13. Results from the 2010 Census released in February included a number of surprises – Anniston is now a majority-minority city, according to the Census Bureau, with 51.5 percent of its 23,106 residents describing themselves as black. Anniston, meanwhile, remained the county’s largest city, as Oxford’s growth to 21,348 wasn’t enough to top the county seat. Jacksonville grew to 12,548, up by nearly 50 percent from the 2000 count.
14. Big changes continued in the Davis Farm area of Oxford — an area rich in local historic and pre-historic significance. Word of the planned Oxford Commons shopping center at the site leaked in May, and Mayor Leon Smith announced in June the center would anchored by a long-awaited Public Super Market, with the city paying $7 million to prepare the site. Meanwhile, Oxford also agreed to move an Indian-built stone mound from a nearby hill to make way for more commercial development. Crews moved the rocks in December. Oxford also got the go-ahead to resume building a planned sports complex, where work was halted when human remains were unearthed in 2010. In October, the city sued an architecture firm that had been involved in the design of the site, seeking $2 million to recover its costs from delays related to the human remains.
15. Snow shut down much of Calhoun County for days after a Jan. 10 storm dropped up to 3 inches of the white stuff in some parts of the area. Frigid temperatures kept some roads icy and slushy for a few days, and schools remained closed for much of the week.
16. The Legislature in June passed a new immigration law that Republican leaders had promised during the 2010 elections. Critics derided it as draconian and difficult to enforce. Local officials seemed to agree on the second point, at least – some law enforcement agencies said they found parts of the law confusing. In December, a Japanese national working at Honda was briefly detained because of the law after he was stopped at a roadblock without his home country’s driver license.
17. Clay County and Lineville high schools went at it on the gridiron one last time, 89 years after they first faced off in what became known as the Clay Bowl. It was the longest, continuously played high school football rivalry in the state. Ashland’s Panthers won the final contest 7-6. Both teams played their way to the state semifinals in their respective divisions. There was more to the story than football: the schools will merge into Central High of Clay County in 2012, in a new facility still under construction.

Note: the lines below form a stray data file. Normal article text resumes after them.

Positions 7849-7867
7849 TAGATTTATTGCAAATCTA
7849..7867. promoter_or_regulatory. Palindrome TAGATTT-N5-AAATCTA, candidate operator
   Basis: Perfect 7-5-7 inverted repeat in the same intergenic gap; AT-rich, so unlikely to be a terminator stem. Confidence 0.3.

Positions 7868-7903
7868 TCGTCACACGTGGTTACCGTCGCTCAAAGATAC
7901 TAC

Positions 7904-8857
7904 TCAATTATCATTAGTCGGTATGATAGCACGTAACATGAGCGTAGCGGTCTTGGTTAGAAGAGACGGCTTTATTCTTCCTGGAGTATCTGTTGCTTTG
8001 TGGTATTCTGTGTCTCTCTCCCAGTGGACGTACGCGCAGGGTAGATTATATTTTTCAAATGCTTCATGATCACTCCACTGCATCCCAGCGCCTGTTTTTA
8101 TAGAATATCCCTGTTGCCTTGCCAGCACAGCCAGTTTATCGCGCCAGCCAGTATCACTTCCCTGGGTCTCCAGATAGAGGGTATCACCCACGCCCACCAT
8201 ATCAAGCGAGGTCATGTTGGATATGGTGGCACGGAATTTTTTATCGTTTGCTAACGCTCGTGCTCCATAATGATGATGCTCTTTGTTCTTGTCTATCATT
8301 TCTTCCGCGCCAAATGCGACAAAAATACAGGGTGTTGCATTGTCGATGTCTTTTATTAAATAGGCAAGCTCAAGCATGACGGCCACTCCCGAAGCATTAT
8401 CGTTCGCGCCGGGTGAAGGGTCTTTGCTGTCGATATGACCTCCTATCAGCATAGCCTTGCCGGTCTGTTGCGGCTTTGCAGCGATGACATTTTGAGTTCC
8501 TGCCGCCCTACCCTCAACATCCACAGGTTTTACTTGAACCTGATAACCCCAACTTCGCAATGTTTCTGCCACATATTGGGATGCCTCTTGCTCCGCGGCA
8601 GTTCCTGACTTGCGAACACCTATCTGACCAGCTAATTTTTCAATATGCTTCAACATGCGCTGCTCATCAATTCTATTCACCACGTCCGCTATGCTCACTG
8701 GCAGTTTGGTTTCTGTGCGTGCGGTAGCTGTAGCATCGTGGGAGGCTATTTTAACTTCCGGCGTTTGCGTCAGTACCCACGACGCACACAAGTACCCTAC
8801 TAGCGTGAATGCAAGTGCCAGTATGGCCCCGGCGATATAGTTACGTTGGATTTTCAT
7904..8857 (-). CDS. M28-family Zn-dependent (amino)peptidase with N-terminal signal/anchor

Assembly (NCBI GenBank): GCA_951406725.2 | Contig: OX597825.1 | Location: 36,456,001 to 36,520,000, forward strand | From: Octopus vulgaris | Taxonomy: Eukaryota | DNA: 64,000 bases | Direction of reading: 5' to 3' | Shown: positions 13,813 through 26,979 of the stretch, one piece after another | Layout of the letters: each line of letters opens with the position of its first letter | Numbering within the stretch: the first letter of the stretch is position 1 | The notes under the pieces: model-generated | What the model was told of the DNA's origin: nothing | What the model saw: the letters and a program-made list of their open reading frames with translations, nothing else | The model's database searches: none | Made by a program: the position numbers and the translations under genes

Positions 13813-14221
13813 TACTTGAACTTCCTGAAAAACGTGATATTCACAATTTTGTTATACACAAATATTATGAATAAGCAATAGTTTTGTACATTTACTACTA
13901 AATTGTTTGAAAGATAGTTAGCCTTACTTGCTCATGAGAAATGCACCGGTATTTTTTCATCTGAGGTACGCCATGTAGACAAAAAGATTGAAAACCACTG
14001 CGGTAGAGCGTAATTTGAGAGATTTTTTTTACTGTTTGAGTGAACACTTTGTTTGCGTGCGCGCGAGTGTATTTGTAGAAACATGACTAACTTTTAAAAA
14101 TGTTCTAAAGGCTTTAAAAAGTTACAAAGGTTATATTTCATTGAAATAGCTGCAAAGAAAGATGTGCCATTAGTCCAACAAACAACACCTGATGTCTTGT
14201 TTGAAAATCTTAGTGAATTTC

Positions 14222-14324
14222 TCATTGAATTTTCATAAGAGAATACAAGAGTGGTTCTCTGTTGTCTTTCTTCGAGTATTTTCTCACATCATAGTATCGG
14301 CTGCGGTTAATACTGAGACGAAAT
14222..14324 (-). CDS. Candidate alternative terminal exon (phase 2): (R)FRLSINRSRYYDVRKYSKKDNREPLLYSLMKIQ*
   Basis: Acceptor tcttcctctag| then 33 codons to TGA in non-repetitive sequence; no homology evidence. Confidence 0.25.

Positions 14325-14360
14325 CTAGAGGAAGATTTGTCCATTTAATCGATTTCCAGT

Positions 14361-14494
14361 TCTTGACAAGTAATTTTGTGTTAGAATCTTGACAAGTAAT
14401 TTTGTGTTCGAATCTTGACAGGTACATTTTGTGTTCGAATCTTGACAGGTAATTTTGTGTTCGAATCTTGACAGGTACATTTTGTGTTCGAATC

18. A March earthquake, tsunami and nuclear disaster in Japan led to shortages of auto parts produced there, which caused slowdowns in production at Honda Manufacturing of Alabama in Lincoln, where about 4,000 people work. Things were just beginning to look up in the fall, when flooding in Thailand forced closures at supply plants there, leading to further slowdowns here.
19. In early January, federal marshals in Minnesota arrested Chen Shi, who’d eluded officers for more than 14 years. He’d been wanted in connection with the 1996 death of Zihui “Linda” Liu, a Chinese national and Jacksonville State University student whose body was found in Glencoe two months after she went missing. Shi has since returned to Calhoun County to face a murder charge. In December, Shi was back in the courtroom, as prosecutors added a kidnapping charge to the allegations against him. Shi is set to be arraigned on the murder charge Jan. 12.
20. Sheriff’s deputies from Calhoun and Etowah counties converged on the home of Jonathan Singleton on Gate 5 Road in Alexandria on Feb. 9 to serve a warrant. They wound up in a four-hour standoff that ended with Singleton’s death by his own hand and a fire that burned his home, sparked when deputies fired tear gas canisters in an attempt to end the standoff. Meanwhile, deputies also found the body of Singleton’s uncle, John Payne, shot dead in a trailer home nearby.
In October, the Calhoun County Sheriff’s Office announced that Singleton was responsible for Payne’s death, and for the death of another man, Joey Lynn Alford. Alford had been found shot dead in his garage in Wellington several weeks before the standoff with Singleton. Investigators said evidence recovered at Singleton’s burned-out home helped tie him to both homicides.